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The Nasa Peregrine 1 moon lander is experiencing a severe depletion of its propellant.
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The Nasa Peregrine 1 moon lander is experiencing a severe depletion of its propellant.

A privately-funded space mission launched on Monday is facing potential problems due to a significant loss of propellant. The operators are currently exploring alternative plans for the mission.

On Monday, during lift-off, the Peregrine Mission One (PM1) encountered an unexpected issue that would have hindered the lander from properly facing the sun. This was reported by Astrobotic, the US company leading the project, as the mission carries a technology created by British scientists.

After resolving the issue, the company determined that it was due to a malfunction in the propulsion system. Upon further examination, it was discovered that the craft was experiencing a loss of propellant.

In two separate statements, the company reported that they have successfully regained communication with Peregrine following a known blackout. The team’s improvised maneuver was effective in redirecting Peregrine’s solar array towards the sun, and the battery is currently being charged.

The Anomaly Evaluation Committee is still analyzing the information we are receiving and determining the condition of what we believe to be the cause of the anomaly: a malfunction in the propulsion system.

“Regrettably, it seems that a malfunction in the propulsion system is leading to a significant depletion of propellant. Our team is actively working to address and stabilize this issue, but in light of the circumstances, we are placing emphasis on maximizing the scientific data we can obtain. Currently, we are evaluating potential alternative mission plans that could be viable under these conditions.”

The spacecraft containing scientific instruments from Nasa was successfully launched aboard the Vulcan Centaur rocket from Cape Canaveral.

The Peregrine lunar lander during construction.

This event signifies the initial launch of a new, formidable rocket created by the joint efforts of Boeing and Lockheed through United Launch Alliance. It is also an effort to achieve the first successful landing on the moon by a US spacecraft in half a century.

The Peregrine spacecraft took off at 7:18 GMT with the goal of being the first privately-owned spacecraft to land on the moon, a challenge that has been difficult to achieve in recent times.

Shortly after detaching from the rocket, the lander sent a signal to Astrobotic mission control. The lander will then enter a curved orbit to align itself towards its intended target.

On February 23, Peregrine will arrive and start collecting information about the moon’s surface in preparation for future manned missions.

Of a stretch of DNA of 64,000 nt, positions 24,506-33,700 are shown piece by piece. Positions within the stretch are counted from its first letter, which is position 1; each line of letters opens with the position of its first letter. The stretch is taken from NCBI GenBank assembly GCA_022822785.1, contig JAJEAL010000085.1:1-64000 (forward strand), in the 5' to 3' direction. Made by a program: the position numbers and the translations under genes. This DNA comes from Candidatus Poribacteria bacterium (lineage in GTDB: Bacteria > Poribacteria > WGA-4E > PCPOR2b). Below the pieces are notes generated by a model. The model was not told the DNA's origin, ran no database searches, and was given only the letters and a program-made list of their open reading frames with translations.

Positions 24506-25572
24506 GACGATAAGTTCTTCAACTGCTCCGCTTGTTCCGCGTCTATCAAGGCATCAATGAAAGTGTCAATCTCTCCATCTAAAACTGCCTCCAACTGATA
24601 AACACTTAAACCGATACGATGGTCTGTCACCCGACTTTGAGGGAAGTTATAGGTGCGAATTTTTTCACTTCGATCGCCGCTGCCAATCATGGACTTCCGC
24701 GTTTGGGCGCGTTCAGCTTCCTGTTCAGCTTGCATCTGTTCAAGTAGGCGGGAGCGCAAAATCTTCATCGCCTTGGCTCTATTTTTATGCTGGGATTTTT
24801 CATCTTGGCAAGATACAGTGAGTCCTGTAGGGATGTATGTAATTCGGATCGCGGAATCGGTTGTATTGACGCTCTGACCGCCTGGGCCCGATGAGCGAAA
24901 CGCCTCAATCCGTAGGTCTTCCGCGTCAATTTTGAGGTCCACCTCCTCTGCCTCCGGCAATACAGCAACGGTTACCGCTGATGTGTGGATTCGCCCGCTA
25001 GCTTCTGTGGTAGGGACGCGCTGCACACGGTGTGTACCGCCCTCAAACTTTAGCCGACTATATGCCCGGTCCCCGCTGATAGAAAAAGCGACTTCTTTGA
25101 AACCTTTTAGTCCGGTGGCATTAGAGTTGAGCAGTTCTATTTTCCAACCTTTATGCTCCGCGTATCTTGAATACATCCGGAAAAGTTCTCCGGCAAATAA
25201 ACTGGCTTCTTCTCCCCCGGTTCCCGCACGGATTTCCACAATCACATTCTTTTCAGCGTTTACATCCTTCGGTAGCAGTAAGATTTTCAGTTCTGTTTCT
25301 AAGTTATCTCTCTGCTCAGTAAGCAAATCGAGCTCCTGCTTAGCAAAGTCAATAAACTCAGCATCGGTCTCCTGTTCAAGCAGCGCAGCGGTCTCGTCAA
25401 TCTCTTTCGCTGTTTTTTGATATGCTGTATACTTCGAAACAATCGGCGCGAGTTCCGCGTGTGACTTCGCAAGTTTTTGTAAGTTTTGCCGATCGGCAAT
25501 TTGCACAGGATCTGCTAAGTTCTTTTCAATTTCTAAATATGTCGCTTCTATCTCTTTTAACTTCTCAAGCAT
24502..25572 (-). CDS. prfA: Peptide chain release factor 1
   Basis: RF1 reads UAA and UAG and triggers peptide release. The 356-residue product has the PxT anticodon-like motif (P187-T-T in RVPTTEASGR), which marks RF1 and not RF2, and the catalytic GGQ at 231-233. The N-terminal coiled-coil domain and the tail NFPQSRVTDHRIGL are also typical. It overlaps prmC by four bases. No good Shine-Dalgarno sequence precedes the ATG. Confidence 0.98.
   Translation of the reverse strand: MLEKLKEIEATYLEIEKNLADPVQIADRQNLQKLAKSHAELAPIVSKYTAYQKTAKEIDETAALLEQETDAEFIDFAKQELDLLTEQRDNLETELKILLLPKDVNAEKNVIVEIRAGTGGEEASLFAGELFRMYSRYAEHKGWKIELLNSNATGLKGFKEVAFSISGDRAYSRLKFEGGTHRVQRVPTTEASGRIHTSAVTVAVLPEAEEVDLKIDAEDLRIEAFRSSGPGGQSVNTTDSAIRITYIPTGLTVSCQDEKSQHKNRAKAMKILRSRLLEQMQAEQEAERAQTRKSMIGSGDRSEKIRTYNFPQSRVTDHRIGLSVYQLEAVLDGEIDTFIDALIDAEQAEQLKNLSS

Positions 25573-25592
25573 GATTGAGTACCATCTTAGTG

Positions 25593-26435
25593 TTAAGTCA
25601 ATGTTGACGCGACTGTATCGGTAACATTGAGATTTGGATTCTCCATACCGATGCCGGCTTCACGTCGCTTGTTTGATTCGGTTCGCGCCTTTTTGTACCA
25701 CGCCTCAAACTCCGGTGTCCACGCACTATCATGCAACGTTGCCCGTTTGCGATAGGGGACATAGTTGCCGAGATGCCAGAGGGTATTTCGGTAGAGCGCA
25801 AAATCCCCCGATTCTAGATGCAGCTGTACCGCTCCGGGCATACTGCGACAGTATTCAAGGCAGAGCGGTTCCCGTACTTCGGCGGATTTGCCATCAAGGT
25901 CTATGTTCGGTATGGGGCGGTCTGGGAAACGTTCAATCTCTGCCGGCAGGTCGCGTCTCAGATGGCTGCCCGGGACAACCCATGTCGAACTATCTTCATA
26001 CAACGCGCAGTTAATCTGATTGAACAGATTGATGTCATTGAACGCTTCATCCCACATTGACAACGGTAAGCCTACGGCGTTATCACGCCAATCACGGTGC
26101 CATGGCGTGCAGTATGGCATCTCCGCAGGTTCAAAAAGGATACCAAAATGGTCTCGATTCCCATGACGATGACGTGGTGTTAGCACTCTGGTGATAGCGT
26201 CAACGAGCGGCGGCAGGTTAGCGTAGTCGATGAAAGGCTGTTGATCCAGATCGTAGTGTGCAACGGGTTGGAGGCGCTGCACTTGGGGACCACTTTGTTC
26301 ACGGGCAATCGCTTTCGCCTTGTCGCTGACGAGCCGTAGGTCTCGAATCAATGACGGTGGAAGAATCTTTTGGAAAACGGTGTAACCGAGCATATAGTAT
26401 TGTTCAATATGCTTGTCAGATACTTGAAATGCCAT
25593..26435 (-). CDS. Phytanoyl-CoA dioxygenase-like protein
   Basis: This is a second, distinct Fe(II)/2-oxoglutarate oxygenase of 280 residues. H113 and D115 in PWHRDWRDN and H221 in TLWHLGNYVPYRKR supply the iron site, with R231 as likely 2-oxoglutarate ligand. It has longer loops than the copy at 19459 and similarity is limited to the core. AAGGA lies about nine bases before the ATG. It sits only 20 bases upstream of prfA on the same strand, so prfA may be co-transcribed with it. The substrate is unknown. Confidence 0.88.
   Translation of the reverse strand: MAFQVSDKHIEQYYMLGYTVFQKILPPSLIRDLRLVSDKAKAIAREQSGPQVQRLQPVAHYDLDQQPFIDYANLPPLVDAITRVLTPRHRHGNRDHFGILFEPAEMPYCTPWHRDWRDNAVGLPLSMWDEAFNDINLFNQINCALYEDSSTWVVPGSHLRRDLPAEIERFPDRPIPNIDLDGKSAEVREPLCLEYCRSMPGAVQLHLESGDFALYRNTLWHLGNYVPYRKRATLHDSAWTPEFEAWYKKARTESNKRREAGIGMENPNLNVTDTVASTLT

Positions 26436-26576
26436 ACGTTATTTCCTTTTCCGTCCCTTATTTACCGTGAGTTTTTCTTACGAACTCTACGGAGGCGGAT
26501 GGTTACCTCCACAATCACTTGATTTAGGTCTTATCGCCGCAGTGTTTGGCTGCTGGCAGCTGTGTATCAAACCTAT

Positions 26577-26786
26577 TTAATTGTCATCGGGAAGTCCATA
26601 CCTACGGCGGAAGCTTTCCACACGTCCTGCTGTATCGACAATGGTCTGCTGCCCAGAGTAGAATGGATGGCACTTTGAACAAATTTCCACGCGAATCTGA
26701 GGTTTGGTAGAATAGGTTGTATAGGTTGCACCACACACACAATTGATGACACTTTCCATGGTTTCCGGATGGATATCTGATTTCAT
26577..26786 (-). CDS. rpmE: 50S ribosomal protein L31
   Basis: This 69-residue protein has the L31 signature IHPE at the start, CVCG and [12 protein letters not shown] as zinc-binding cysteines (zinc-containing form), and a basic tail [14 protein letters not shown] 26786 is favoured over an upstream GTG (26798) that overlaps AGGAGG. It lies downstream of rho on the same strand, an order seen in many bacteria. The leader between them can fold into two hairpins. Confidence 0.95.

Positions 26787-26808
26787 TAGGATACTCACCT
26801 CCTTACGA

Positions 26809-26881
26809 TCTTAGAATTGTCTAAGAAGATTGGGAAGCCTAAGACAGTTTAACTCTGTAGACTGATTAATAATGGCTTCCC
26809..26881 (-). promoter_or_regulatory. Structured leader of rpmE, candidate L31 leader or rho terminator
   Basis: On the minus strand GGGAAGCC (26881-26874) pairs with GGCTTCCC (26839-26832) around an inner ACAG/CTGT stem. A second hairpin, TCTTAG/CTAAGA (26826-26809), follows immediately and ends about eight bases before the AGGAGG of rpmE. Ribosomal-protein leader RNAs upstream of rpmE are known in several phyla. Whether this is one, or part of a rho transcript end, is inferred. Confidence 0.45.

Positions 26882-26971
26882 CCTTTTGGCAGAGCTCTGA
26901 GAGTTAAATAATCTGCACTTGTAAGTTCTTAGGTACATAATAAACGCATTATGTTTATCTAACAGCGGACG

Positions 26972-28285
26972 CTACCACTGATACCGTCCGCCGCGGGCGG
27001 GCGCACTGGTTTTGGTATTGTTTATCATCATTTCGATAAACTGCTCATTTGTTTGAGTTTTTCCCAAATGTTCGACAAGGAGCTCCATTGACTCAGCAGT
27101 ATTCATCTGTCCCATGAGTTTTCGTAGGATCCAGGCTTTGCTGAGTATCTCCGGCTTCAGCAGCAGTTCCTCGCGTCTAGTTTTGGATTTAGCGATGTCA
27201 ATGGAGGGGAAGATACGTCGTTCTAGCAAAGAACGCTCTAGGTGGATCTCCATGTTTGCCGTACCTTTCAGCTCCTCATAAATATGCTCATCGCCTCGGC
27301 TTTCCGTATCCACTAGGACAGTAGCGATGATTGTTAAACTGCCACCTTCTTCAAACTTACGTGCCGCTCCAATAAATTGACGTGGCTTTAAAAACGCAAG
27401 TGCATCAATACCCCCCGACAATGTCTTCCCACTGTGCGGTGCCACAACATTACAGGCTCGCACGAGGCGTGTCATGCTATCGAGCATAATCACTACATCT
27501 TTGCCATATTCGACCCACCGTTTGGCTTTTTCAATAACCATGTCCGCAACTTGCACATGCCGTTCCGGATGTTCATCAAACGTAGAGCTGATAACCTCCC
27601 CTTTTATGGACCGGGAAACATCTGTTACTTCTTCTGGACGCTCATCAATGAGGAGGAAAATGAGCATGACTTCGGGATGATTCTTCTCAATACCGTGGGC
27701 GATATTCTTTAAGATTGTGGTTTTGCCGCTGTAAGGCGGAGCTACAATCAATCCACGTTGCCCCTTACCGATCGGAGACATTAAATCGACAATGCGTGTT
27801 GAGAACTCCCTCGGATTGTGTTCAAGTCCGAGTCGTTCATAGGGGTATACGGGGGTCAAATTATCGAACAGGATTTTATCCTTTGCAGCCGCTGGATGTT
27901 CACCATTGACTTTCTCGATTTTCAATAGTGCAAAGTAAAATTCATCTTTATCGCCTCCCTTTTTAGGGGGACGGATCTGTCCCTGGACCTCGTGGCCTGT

This marks the inaugural flight as part of Nasa’s commercial lunar payload services (CLPS) program, in which private companies are contracted to transport scientific equipment to the moon on behalf of the space agency.

The Peregrine spacecraft is equipped with five payloads from Nasa and 15 from other sources. These instruments are designed to collect data on radiation levels, water ice on the surface and subsurface, the magnetic field, and the exosphere, a thin layer of gas surrounding the moon. The information gathered will be utilized to reduce potential hazards and utilize the moon’s resources when humans revisit its surface.

Additionally included are the initial scientific tools from Latin America that will strive to land on the moon’s surface. It is anticipated that five compact moon vehicles, each with a mass of under 60g and a diameter of 12cm, will be released. Carnegie Mellon University has also contributed a rover for this mission.

The lander also has non-scientific items on board, such as a physical coin with one bitcoin and a “lunar dream capsule” from Japan filled with 185,872 messages from children worldwide.

The rocket launch was a crucial first for United Launch Alliance. Vulcan has spent roughly a decade in development to replace ULA’s workhorse Atlas V rocket and to rival the reusable Falcon 9 from Elon Musk’s SpaceX in the satellite launch market.

After the lunar lander payload was successfully deployed, Tory Bruno, the CEO of ULA, expressed his excitement, stating “I am incredibly thrilled and proud of this team. This has been years of dedicated effort.”

“This mission has been incredibly amazing thus far. We are returning to the moon and our team has performed exceptionally well. It’s difficult to put into words.”

According to him, their team was the sole provider in the market capable of meeting the requirements of the US. The flight on Monday was one of two test launches required for the rocket system to be authorized for transporting national security payloads for the US space force.

In addition to the lunar lander, the mission is transporting a commemorative payload into outer space that holds the remains and DNA of individuals connected to the Star Trek TV series, such as James Doohan, DeForest Kelley, and Nichelle Nichols.

Source: theguardian.com